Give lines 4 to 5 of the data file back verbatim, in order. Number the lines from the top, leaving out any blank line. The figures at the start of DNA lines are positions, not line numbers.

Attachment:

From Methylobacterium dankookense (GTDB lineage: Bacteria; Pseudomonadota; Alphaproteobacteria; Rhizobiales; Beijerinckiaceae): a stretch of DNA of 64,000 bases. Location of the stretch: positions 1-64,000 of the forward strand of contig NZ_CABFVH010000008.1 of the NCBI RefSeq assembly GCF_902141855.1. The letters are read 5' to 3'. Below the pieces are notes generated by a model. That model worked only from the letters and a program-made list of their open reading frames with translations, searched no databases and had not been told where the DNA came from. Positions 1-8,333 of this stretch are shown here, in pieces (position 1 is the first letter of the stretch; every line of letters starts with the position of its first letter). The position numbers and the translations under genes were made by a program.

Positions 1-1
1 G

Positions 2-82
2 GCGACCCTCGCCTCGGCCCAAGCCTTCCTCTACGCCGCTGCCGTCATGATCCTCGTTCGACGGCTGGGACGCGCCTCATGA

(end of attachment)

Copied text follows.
Positions 2-82
2 GCGACCCTCGCCTCGGCCCAAGCCTTCCTCTACGCCGCTGCCGTCATGATCCTCGTTCGACGGCTGGGACGCGCCTCATGA